Special Exhibitions

October 31, 2014 – April 19, 2015

Rumford. Recipes for a better Bavaria

This is the first exhibition to pay tribute to the life and works of Sir Benjamin Thompson (born Woburn near Boston, Massachusetts, 1753, dead Auteuil, Paris, 1814), also known as Count Rumford, who was undoubtedly one of the greatest intellects ever to have worked in Munich. He originally founded the “Englischer Garten” and was a social reformer, crisis manager, statesman, physicist, inventor, town planner and nutritionist as well as a prolific designer.


October 10, 2014 – February 22, 2015

The luxury of simplicity. Unconventional lifestyles

People, whether they are environmentalists living self-sufficiently, hippies, recluses or pilgrims, whenever they make the conscious decision to abandon mainstream lifestyles and transgress the bounds of convention in search of a new “home”, do so in the hope of finding those genuine values, meaning and happiness that our affluent and competitive society would seem to deny them.


November 21, 2014 – extended until February 22, 2015

FORUM 034: Franz Wanner – Toxische Heimat (Toxic Homeland)

’Toxische Heimat‘ (Toxic Homeland) is an exhibition which gives insight into Franz Wanner’s ’Gift – Gegengift. Krankheitsbilder einer Stadt’ (Toxin – Antitoxin. Clinical Pictures of a Town) cycle which focuses on the spa town of Bad Tölz in Upper Bavaria. This installation combines a visual dimension consisting of archive material and the artist’s own photographs with an audio dimension comprising a spoken-word soundtrack composed by Wanner and performed by Babylonia Constantinides.


September 12, 2014 – extended until February 15, 2015

Off to Munich! Female artists around 1900

‘Off to Munich!’, wrote Gabriele Münter in her diary in 1901 after finding out about the Ladies’ Academy (Damen-Akademie) from her friend, Margarete Susmann. She was one of many young women from a predominantly upper middle-class background who gravitated towards Munich in order to study art.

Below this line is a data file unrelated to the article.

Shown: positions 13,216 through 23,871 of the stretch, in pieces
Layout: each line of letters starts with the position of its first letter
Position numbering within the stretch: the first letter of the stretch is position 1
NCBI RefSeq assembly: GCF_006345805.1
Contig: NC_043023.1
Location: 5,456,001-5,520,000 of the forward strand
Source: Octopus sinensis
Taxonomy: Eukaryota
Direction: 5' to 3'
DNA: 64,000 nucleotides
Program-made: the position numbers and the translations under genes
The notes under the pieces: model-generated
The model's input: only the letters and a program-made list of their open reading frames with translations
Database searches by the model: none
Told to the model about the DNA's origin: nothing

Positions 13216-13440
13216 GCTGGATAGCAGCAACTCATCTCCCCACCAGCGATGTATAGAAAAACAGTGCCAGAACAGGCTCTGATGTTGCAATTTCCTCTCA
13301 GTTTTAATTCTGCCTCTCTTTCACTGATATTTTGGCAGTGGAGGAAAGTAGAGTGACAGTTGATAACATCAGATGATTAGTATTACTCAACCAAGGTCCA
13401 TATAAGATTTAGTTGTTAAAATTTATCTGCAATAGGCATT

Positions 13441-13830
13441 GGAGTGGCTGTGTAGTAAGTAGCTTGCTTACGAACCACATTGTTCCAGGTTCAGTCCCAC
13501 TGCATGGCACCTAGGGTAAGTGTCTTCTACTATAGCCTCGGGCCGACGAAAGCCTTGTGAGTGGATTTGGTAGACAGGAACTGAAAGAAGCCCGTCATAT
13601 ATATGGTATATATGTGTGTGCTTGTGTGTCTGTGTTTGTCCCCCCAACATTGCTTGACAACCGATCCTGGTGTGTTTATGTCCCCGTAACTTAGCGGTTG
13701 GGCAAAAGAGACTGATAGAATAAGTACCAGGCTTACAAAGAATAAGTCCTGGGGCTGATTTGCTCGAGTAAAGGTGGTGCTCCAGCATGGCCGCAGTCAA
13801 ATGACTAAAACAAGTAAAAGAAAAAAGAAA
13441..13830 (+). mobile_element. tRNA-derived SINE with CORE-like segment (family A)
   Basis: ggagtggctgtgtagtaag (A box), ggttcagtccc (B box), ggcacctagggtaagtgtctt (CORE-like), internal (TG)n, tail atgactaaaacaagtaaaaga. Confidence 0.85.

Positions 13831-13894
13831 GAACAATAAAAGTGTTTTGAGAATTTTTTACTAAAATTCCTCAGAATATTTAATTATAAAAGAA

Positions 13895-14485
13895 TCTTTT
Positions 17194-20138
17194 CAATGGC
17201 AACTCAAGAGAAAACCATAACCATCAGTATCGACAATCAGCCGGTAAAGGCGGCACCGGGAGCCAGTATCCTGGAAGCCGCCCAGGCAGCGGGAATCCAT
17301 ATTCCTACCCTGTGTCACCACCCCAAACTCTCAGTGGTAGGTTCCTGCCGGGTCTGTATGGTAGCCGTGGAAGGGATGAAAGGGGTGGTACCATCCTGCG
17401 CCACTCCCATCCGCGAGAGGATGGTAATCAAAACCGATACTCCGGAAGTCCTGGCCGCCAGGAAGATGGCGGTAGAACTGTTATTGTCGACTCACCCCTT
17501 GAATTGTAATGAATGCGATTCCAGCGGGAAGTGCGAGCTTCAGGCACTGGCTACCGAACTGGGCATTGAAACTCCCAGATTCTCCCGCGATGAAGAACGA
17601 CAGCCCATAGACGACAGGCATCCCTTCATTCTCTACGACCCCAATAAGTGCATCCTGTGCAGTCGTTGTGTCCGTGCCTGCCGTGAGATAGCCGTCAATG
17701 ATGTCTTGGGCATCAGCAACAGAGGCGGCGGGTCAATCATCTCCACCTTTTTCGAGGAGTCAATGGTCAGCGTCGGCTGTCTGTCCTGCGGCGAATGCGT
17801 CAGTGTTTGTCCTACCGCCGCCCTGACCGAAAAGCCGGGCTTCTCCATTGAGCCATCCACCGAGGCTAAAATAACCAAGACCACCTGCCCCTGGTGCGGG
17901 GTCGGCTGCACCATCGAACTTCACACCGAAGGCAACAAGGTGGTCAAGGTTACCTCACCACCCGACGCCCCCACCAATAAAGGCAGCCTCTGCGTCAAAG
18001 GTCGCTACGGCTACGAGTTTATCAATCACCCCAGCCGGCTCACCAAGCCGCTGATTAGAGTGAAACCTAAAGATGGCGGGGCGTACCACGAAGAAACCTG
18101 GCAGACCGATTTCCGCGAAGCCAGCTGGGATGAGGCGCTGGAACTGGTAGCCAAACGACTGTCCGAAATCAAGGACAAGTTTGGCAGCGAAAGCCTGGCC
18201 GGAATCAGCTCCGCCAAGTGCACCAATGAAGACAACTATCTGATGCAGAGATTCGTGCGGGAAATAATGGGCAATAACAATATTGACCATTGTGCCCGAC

Around 1900, Munich combined a flourishing art scene with its role as a centre for the women’s movement. It was home to some of its leading lights such as Ellen Amann and Anita Augspurg. Moves were also being made to found several women’s organizations in the city, including the Gesellschaft zur Förderung der geistigen Interessen der Frau (Society for the Promotion of Women’s Intellectual Interests).


September 5 – November 9, 2014

FORUM 033: Lena Grass – Nachtigall (Nightingale)

This collage of images, comprising portraits, still lifes, landscapes and more abstract compositions, was published in book form in 2012 and has been included in a number of international photography book exhibitions. Now, for the first time, the works are on display at the Photography Collection Forum as analog black-and-white and color prints.


July 4 – August 31, 2014

9th series of grants for documentary photography from the Wüstenrot Foundation

Founded in 1990, the Wüstenrot Foundation supports the work of young photographers who are committed to exploring the documentary approach to photography and whose treatment of form and subject matter provides new perspectives and food for debate.


June 13, − August 24, 2014

FORUM 032: Jens Schwarz – Beirut Eight Thirteen

This year, the first of the Münchner Stadtmuseum Photography Collection’s gallery exhibitions will feature the work of photographer Jens Schwarz. The Munich-based artist will be showing selected pieces from his long-term project “Beirut Eight Thirteen”, an extensive photographic project that he began in 2008 and which has continued to grow ever since.


February 21, – August 17, 2014

M.T. Wetzlar Silversmith’s, established in 1875 – aryanized in 1938

In 1938, a well-known silversmith´s workshop belonging to one of Munich´s Jewish families was Aryanized, thereby consigning it to oblivion. It is hoped that this exhibition about the M.T. Wetzlar silversmith’s will help restore the family to its rightful place in Munich history.


May 9 − June 15, 2014

Stefan Hunstein – Im Eis (Ice)

The magic of the polar regions has fascinated and attracted explorers for centuries. This desolate world, characterized by gigantic icebergs, drift ice, and Arctic temperatures, conforms to everyone’s conception of a pristine, archaic landscape, which, however, is accessible only for a short time and at the cost of enormous physical effort with the aid of sophisticated technology.